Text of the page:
What if Pigpen was never shy? Would the Grateful Dead have taken a completely different turn if Ron McKernan emerged from behind the keys to front the original blues-fueled band? The Alligators frontman Pete “Pen” Carona gives his best “over- the-top” attempt at this possibility.
A couple weeks ago my soon-to-be-wife (I hate saying fiancee) Meghan and I drove up to Ventura to catch The Alligators at the Golden China Restaurant. I have been doing advance work for the upcoming third annual Skull & Roses Festival being held at Ventura County Fairgrounds. Friend and publicist Dennis McNally suggested I sample some of the music of the festival’s house band (who happen to be The Alligators this year.)
McNally arranged for me to arrive between 5 and 6pm so I could sit down with the band before they took the stage. I didn’t want to seem too eager so I showed up around 5:45.
When I walked into the Golden China Restaurant I encountered the lovely hostess. She asked, “Table for two?” I informed her that I was there as a publicist for the band. She looked down and continued to do whatever it was she was doing without giving me the least bit of information as to where I could find someone.
Meghan led the way into the dining area. The stage was in the front of the restaurant nestled against a large tinted window that showcased the parking lot. I noticed a guy working a board and introduced myself, “Hey, I’m John with Grateful Music, I’m hoping to catch Soundcheck?” “No one’s doing soundcheck. The guys will most likely just go on when they get here.”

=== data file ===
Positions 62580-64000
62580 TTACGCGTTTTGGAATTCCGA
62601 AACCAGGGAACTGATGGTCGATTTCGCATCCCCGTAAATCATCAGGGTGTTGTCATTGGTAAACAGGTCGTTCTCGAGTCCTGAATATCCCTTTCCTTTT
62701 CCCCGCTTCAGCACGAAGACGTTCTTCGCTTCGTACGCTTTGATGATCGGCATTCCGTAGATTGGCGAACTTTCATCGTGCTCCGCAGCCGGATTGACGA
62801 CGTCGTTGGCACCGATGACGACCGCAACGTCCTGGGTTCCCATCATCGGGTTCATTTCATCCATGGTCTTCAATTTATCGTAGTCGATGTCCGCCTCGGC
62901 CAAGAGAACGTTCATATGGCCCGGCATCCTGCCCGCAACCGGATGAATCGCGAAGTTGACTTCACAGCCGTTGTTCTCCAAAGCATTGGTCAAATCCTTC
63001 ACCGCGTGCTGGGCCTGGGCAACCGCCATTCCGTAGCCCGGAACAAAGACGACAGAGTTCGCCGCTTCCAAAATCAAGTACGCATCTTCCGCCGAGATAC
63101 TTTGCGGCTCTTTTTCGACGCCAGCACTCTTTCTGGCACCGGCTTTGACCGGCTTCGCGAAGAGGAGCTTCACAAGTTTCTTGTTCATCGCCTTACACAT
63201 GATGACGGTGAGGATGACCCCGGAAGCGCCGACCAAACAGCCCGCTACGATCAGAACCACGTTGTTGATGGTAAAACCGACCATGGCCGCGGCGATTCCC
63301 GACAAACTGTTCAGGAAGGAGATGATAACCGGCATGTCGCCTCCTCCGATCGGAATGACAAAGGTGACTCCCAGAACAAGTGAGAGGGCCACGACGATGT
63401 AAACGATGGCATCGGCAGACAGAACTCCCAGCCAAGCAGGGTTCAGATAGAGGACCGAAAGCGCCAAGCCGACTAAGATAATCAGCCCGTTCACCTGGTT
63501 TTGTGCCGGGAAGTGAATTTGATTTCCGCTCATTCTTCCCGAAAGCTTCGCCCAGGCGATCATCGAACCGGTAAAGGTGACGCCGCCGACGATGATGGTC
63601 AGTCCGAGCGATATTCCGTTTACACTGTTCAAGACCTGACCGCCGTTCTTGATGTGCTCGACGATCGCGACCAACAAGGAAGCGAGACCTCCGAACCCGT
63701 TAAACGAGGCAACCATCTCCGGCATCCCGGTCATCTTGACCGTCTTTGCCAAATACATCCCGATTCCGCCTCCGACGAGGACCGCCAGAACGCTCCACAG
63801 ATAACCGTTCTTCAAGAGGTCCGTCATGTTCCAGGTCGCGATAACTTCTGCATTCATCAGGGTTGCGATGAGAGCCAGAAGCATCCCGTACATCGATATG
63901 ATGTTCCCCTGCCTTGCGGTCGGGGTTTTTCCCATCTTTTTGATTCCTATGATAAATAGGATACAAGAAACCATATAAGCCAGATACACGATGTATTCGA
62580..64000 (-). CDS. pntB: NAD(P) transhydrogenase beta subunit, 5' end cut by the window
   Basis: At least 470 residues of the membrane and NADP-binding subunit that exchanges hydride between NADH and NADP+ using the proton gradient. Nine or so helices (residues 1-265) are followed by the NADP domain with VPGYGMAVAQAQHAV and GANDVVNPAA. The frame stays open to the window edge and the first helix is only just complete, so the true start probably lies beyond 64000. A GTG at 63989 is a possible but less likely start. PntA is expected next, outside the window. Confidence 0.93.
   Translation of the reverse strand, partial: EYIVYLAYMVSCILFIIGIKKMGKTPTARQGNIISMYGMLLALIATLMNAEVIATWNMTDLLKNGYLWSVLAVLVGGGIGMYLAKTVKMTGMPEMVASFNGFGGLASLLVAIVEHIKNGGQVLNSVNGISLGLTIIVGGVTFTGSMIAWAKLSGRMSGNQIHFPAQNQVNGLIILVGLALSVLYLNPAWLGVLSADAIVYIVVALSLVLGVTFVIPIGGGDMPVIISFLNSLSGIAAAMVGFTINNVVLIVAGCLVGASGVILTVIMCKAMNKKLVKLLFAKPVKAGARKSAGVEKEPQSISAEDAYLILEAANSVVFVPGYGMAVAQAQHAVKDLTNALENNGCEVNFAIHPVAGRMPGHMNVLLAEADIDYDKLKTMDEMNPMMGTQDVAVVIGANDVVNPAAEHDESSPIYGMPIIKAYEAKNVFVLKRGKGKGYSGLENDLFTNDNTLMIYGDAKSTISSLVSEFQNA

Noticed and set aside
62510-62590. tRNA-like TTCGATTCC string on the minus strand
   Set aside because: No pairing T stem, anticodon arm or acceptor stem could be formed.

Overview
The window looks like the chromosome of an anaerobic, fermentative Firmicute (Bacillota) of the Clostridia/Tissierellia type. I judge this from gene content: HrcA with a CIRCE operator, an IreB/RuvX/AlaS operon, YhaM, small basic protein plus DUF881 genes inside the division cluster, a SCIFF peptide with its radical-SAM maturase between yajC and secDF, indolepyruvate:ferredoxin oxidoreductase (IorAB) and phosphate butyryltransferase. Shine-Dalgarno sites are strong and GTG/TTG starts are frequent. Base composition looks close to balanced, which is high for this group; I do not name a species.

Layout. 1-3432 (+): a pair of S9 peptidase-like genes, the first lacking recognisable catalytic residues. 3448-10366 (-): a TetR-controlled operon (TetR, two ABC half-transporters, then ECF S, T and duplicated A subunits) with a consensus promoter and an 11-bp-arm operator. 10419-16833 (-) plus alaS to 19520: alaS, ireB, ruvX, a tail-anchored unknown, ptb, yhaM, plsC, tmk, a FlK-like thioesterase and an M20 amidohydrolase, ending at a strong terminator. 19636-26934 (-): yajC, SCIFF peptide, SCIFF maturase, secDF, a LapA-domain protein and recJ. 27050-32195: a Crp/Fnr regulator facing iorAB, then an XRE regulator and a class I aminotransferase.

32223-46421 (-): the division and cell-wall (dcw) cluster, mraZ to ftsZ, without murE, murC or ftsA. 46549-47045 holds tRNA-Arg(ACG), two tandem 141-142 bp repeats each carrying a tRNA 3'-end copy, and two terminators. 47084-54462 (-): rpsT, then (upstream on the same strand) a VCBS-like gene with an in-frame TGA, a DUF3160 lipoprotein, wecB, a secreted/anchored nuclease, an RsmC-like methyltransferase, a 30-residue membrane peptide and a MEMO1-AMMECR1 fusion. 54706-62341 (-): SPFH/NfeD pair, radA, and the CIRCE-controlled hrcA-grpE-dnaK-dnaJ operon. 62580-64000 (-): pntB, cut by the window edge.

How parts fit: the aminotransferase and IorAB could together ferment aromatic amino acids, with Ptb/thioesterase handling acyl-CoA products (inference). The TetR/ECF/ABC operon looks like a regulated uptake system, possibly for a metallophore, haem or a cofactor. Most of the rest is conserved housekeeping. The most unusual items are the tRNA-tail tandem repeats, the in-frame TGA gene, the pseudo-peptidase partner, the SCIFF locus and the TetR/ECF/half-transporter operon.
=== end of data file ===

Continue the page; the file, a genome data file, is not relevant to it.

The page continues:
I was bit confused because McNally had arranged a meeting with The Alligators manager and Skull & Roses creator, Chris Mitrovich, but he too was absent from the venue. I just hoped everything was ok.
It turned out everything was more than ok. Stevie Ravioli, the bands rhythm guitarist, or “our Bobby” as Carona likes to put it, just welcomed a newborn into the world. With this arrival, Ravioli was unable to attend that night’s gig. Compound that with reservation issues at the bands’ hotel and my scheduled interview was slightly overlooked.
Meghan and I were able to make use of our time by working our way into town for a couple hours where the Ventura Lantern Festival was taking place. Food vendors and live music occupied our interests along with hundreds of hand painted lanterns that were all decorated by the town’s folk. We could have stayed all night but had to head back to the Golden China Restaurant.
When I returned, the band had still not arrived. I was able to meet Garrett Deloian, however, as he made his way into the venue. After introducing myself, Garrett explained he was with Jerry’s Middle Finger, but tonight he was playing with The Alligators. (Jerry’s Middle Finger will also be at Skull & Roses.)
Deloian it turned out was Stevie Ravioli’s last minute replacement. “Garrett really shreds. He had no trouble filling in for Stevie. We were lucky to have him,” Carona told me over the phone a couple days later. “That’s what’s amazing about this community – so many talented musicians can fill in at a moment’s notice.”
I never did get to meet anyone from The Alligators that evening, but I did get to catch the show. Not knowing what to expect The Alligators were way more explosive than your typical Grateful Dead cover band. Pete Carona walks out in a cowboy hat and southwestern styled drug rug or “muumuu” as he puts it.
The Alligators do everything in their power to create a swamp-like atmosphere with well-placed chomping sound effects and a good use of fog machines. Carona runs around making sure the entire band is involved with the crowd. They put on a more rehearsed show than the standard improvisational Dead concert.